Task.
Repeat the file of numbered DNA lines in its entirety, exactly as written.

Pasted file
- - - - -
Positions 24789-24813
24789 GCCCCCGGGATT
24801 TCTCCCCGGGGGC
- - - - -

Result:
Positions 24789-24813
24789 GCCCCCGGGATT
24801 TCTCCCCGGGGGC